20% Down? The Changing Landscape of Down Payment Rules

I read this article in the NY Times yesterday, and I have to say I come down pretty strongly on the need to keep housing down payments high.  The arguments made by Professor Roberto G. Quercia clearly demonstrate that data supports the notion that certain groups who cannot afford to put a down payment on a house are reasonable risks in terms of default.  However, I think the ability to pre-qualify such candidates would be cumbersome and less reliable than the down payment criteria.  Further, I’m swayed by the arguments later in the article that state:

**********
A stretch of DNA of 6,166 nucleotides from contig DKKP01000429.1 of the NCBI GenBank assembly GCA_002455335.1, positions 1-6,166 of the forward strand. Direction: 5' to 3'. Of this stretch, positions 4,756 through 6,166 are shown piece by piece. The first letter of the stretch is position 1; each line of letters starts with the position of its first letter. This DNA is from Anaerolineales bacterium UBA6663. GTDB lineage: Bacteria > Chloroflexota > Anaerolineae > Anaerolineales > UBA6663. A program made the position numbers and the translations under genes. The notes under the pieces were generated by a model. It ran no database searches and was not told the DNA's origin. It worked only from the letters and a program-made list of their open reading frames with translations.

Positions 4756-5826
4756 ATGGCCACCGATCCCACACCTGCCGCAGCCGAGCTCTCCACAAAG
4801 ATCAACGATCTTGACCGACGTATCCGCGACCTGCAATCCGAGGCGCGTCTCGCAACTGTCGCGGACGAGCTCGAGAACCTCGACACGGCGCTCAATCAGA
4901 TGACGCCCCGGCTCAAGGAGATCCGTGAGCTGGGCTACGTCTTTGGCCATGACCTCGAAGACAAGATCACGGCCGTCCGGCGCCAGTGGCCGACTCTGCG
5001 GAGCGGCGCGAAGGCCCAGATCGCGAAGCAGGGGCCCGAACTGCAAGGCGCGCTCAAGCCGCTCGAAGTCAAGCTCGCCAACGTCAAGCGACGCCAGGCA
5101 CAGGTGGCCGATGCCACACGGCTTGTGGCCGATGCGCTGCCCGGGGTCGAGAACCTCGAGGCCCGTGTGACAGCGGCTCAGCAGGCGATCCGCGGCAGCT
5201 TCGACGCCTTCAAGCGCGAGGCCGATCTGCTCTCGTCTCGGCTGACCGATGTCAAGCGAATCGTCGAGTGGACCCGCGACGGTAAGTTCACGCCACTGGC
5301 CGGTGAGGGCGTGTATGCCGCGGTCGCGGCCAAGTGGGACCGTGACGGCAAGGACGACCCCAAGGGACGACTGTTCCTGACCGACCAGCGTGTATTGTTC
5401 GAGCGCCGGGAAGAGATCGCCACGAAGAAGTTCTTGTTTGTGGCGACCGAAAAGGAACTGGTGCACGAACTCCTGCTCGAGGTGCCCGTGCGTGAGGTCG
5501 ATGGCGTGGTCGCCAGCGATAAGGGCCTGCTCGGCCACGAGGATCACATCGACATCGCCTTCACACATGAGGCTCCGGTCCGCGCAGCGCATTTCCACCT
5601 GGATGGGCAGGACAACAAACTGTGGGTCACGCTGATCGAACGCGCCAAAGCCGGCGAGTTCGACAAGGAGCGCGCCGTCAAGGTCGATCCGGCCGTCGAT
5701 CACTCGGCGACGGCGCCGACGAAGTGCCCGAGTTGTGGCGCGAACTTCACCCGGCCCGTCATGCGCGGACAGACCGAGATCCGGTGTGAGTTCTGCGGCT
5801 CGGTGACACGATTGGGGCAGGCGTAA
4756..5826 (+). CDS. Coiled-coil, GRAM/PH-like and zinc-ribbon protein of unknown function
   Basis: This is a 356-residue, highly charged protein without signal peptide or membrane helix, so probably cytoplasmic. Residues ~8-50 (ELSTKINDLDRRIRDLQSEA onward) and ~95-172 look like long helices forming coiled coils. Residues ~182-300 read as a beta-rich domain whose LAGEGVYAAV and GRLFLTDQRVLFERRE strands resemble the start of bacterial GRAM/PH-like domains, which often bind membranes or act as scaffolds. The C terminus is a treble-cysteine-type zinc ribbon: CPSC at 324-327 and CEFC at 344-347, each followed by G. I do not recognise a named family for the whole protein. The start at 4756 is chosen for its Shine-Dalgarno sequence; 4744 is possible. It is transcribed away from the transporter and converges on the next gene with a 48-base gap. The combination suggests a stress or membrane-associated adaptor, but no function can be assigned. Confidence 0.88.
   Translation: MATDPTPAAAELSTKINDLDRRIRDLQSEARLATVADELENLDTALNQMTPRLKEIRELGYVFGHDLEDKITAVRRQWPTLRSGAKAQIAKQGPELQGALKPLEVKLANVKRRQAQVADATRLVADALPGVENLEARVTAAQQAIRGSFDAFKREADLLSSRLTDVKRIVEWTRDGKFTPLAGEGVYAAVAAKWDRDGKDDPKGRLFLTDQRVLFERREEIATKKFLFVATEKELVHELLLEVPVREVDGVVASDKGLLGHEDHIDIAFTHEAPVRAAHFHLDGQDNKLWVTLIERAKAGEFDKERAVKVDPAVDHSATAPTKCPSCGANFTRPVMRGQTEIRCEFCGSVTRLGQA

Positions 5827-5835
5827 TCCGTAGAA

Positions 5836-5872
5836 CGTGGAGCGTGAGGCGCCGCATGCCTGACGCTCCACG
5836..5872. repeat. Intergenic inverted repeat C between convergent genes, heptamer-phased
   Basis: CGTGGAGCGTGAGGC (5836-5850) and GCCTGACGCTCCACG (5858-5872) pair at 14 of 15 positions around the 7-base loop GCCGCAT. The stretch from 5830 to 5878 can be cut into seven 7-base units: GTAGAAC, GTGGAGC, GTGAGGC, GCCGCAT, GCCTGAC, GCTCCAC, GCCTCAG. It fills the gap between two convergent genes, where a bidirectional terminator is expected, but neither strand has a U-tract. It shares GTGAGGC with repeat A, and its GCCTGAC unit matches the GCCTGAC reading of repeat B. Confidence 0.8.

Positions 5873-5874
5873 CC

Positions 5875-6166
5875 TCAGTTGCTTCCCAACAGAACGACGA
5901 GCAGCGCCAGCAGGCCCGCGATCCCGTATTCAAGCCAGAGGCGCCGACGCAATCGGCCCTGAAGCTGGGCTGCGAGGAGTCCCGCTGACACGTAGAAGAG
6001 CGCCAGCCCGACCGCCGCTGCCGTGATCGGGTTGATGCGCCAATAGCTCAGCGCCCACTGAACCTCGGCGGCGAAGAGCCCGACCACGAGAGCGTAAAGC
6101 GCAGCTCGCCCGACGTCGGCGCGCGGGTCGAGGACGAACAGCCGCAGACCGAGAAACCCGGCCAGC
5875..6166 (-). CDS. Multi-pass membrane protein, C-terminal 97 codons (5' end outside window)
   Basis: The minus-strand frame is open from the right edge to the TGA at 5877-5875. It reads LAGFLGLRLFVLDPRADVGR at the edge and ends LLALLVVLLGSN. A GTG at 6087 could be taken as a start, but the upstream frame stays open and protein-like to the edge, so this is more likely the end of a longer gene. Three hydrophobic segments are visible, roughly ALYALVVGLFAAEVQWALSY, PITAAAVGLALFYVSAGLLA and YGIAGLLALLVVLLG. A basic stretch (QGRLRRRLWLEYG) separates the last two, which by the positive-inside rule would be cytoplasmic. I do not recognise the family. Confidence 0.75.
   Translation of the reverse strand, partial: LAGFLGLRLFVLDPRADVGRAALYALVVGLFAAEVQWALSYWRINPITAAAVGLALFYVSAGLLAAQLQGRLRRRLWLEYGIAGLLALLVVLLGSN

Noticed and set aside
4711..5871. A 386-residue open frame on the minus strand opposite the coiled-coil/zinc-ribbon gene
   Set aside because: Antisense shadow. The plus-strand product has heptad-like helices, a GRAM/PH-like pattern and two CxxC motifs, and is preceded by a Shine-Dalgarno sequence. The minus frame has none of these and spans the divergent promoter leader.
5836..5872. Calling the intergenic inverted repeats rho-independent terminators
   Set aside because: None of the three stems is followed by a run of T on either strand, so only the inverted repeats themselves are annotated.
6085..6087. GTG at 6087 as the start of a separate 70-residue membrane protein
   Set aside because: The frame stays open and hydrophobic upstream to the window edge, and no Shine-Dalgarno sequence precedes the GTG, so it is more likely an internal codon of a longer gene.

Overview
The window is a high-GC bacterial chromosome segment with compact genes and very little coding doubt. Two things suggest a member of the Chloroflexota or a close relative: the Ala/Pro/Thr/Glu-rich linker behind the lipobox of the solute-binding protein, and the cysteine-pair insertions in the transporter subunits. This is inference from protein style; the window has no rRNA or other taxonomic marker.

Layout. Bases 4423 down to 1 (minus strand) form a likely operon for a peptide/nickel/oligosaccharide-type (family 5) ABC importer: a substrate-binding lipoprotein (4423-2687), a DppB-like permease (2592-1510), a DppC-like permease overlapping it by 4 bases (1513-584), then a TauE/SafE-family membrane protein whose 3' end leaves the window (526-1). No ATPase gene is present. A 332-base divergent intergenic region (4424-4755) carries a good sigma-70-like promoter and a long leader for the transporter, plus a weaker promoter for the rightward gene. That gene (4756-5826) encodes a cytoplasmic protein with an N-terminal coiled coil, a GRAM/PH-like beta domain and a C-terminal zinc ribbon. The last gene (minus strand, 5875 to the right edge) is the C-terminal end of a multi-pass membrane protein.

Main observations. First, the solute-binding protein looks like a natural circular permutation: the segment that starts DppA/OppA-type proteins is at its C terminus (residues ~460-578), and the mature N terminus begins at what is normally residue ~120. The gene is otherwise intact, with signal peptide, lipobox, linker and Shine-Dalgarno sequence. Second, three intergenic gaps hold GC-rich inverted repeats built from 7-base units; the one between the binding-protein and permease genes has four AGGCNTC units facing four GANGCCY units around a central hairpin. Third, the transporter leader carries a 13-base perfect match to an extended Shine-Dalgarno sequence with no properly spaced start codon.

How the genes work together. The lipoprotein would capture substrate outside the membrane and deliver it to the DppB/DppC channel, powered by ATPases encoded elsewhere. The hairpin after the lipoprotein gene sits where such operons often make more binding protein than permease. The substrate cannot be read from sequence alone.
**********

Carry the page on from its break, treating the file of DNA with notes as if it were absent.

Professor Quercia’s analysis underestimates the psychological and practical importance of the down payment. Borrowers who saved up for down payments may have budgeting skills that later help them make their payments, they argue, and borrowers with equity in their homes are less likely to walk away altogether, rather than try to find a solution.

I buy this.  To me the ability to save for a down payment suggests that the applicant has at least some of the personal finance behaviors necessary to maintain a mortgage.  Furthermore, anything that creates more incentive for people to stick to their obligations (i.e. not walk away from their home) is probably a good thing economically for the country.

What do you think?  Does a down payment disenfranchise so many potential home owners that it’s killing the American dream or is it a critical component of determining whether or not someone is a reasonable risk to offer a mortgage to?

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